I felt more comfortable in the driver’s seat when writing the sequel—the ride was much smoother, the speed bumps smaller and the stalling moments less frequent.  This car analogy doing anything for you?  Traversing the mountain was more of an enjoyable hike rather than a climbing expedition.  How about one more?  Less work and more work.

The experience of writing the first book has been invaluable to establishing and improving my “voice.”  The style and delivery that is crucial to catching a reader’s attention.  I’m going to return to the first book with this awareness to give it another edit and really get the voice consistent.  The fact that I’m already excited about starting book three has to be a good sign (or an unconscious obsessive tendency).

What are your thoughts about writing the next book?  I’d love to hear from experienced writers as well as newbies.

 

Goodreads Giveaway Winners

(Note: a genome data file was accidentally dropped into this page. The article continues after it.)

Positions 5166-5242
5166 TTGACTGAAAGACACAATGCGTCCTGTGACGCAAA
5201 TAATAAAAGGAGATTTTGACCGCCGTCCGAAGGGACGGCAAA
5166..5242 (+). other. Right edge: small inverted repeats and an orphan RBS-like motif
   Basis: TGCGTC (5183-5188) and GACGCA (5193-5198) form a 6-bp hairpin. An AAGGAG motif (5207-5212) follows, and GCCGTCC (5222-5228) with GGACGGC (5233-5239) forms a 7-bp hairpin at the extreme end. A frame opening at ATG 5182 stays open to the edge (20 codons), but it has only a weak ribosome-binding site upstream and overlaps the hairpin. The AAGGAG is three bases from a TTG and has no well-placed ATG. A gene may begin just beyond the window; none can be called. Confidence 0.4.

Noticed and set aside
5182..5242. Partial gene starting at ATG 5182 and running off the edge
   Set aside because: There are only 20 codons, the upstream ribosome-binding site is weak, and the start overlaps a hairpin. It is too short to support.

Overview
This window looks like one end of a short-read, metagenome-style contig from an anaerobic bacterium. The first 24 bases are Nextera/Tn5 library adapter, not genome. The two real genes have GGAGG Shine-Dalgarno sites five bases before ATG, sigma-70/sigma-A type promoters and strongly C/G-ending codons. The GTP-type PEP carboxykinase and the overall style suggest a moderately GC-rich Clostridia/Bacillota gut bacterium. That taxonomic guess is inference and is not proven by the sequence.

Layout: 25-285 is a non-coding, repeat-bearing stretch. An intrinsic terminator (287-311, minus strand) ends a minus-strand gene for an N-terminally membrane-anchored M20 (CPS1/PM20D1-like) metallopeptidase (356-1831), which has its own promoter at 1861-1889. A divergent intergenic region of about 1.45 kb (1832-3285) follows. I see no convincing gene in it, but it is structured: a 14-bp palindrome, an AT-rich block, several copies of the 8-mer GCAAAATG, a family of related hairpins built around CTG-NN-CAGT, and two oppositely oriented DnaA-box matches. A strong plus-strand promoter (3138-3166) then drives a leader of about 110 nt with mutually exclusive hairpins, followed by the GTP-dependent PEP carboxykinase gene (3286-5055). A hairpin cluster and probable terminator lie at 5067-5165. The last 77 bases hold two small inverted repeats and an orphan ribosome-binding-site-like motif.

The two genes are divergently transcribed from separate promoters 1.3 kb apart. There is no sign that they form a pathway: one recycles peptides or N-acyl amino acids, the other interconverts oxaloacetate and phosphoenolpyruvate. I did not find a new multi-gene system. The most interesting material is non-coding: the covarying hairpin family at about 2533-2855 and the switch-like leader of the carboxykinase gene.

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The month-long contest has ended! A total of 2014 people entered and 850 added Daughter of Shadow to their reading lists.

Word of mouth is a crucial influencer of book sales so I enrolled in the process to spread the word and now it’s up to the mouths to do the rest. Goodreads is a top-notch site/community and I may have to spend more time there. The contest was open to the world and the random generator took that detail to heart, with the five winners hailing from Canada, India, Germany, Great Britain, and Romania.

Thanks to everyone who participated in the Giveaway! Time for me to go mail some books.

Radio Interview

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By way of a serendipitous encounter I will be speaking with Gail Vaz-Oxlade on her podcast which airs on NewsTalk 1010.

Gail has written 13 books on personal finance, numerous financial articles, and hosts the television shows Princess and Til Debt Do Us Part.  She recently finished a lengthy Canadian promotional tour for her new book, Debt-Free Forever. Suffice to say, she is a powerful personality and I look forward to the interview.